3 Explore DJ software

There are three main industry DJ platforms:

This free music management software by Pioneer allows you to prep you library and export to USB, or play directly from laptop using Rekordbox DJ. Compatible hardware is required.

Serato DJ Pro
This is the most popular DJ software. Its new Practice Mode allows you to DJ for free with no hardware connected.

Traktor Pro
A free demo of this software is available.

DJ Courses Online offers both a Traktor 101 and a Serato DJ course.

4 Learn the basic skills

Here is a brief review of the basic DJ skills:

The purpose of beatmatching is to get two tracks playing at the same tempo (speed) and phase (beats playing in-time with each other).

Phrasing means mixing your tracks together at points in the songs which make sense.

Gain control
Gain is the electronic process of amplifying your signal (making it louder). DJ mixers have three gain stages over which the DJ has control.

Equalizing (EQing) is the act of boosting or cutting frequencies so that multiple audio tracks blend nicely.

5 Explore DJ hardware

While it is possible to begin DJing using only your laptop, you are eventually going to want more control over what you’re doing. Consider the following types of DJ setups:

DJ Controller Setup (recommended)
This is the most cost effective way to mix with hardware. A DJ controller gives you tactile control over DJ software, allowing you to mix music on a device that is specifically designed for the task.

Compare the best DJ controllers:
The Controller Compendium

Read about four budget-friendly DJ setup ideas:
Baller on a Budget

CDJ Setup
CDJs are the so-called industry standard and can be found in nightclubs, festivals, and arenas worldwide. Originally designed to play music from compact discs, modern CDJs (and XDJs) play digital music stored on USB drives. The players are plugged into a hardware DJ mixer.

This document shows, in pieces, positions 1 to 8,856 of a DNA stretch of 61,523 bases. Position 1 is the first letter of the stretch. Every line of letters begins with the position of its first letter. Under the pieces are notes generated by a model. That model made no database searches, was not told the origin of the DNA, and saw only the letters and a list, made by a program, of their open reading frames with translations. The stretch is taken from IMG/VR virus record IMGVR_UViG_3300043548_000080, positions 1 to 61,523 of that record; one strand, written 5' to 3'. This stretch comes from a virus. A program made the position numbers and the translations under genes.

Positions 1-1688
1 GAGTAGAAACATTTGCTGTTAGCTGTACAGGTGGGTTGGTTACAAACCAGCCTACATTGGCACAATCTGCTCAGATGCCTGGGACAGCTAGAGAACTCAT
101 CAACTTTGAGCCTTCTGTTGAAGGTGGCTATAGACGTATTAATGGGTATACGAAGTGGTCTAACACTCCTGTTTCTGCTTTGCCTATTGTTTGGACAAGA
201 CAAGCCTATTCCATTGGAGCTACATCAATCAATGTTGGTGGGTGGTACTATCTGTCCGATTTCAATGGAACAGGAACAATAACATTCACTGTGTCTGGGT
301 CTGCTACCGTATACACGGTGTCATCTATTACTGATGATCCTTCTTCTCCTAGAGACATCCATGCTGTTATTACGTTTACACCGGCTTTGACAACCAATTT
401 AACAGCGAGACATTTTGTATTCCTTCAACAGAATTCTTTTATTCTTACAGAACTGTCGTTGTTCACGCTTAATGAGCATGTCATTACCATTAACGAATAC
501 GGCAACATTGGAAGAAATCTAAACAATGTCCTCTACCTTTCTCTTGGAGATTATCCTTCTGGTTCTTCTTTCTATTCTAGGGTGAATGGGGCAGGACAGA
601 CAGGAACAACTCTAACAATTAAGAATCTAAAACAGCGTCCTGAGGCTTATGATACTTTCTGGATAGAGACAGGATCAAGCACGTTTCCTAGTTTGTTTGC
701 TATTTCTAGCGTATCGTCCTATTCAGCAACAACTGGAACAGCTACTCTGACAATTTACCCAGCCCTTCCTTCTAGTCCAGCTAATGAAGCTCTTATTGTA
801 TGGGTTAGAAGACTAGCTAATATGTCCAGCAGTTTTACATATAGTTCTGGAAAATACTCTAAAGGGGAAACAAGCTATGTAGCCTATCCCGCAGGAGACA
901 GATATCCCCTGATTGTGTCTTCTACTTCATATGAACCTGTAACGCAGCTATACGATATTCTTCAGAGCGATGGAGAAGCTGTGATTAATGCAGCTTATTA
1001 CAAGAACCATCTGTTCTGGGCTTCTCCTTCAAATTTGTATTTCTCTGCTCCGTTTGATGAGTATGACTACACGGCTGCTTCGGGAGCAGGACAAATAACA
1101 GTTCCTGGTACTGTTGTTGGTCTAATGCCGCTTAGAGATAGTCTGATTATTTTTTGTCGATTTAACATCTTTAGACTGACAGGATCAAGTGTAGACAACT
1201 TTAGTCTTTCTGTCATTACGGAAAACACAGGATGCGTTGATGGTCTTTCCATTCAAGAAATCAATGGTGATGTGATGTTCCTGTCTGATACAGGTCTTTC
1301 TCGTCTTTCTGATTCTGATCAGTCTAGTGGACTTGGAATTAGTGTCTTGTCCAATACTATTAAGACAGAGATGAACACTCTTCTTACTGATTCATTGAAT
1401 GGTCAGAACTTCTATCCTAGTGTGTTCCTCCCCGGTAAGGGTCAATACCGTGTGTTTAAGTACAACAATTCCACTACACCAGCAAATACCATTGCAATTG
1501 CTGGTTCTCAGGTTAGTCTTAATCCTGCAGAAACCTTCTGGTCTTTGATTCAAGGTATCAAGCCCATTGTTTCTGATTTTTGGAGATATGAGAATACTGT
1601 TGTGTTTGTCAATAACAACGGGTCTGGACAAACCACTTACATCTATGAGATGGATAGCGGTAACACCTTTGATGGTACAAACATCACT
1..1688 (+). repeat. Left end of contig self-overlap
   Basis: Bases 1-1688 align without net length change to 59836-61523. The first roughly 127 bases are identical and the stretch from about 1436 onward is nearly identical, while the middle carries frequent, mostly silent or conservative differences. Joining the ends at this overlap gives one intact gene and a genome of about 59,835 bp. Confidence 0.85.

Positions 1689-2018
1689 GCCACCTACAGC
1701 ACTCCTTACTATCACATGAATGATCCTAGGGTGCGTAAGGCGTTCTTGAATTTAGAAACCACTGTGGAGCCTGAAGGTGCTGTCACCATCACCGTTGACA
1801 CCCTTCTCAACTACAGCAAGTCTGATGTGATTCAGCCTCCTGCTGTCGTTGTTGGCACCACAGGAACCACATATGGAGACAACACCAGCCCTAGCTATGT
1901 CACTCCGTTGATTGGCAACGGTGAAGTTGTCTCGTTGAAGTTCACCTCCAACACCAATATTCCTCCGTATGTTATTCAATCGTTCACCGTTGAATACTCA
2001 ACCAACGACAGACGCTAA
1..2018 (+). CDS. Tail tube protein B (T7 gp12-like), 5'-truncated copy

Compare various CDJs:
The Pioneer CDJ Guidebook

Vinyl Setup
Although records are harder to mix than any of the other formats and vinyl is the most expensive format, DJs find working with records rewarding. And… it’s considered ‘sexy.’

Timecode and HID Setups
Many people in the industry feel that using a timecodeDigital Vinyl System (DVS) can give you the best of both mixing records and having your entire digital music collection with you wherever you go.

6 Record a mix

Recording a mix in the quiet of your bedroom is very different than playing in front of an audience. Of course, you won’t be able to test your skills at reading a crowd. You will, however, have a starting point from which to experiment and analyze your abilities to generate ebb, flow, and direction; to tell a story; and to create a feeling with your mix.

With a compatible Pioneer mixer, you can use the DJM-REC app to record mixes using an iPad or iPhone.

You can also record directly from the record out ports into a computer’s audio interface, using your preferred studio software or Audacity.

For further information and inspiration, spend some time with The Passionate DJ Podcast:

Recording Mixes (And Why we Don’t)


7 Market yourself

Publish your mixes

Once you record some mixes that you believe are ready to share, find a host platform and release your work to the public:
MixCloud is a safe – and free – place to host your recording. is another popular option.

Create artwork for your mix – for free – using the graphics tool Canva.

Build an online presence

• Pick one or two social networks and link your completed profiles to your mixes.
• Consider getting your own home page and domain to promote your brand.
• Keep content flowing.
• Post different types of content that communicate who you are: your own work; as well as music, artwork, and stories that inspire you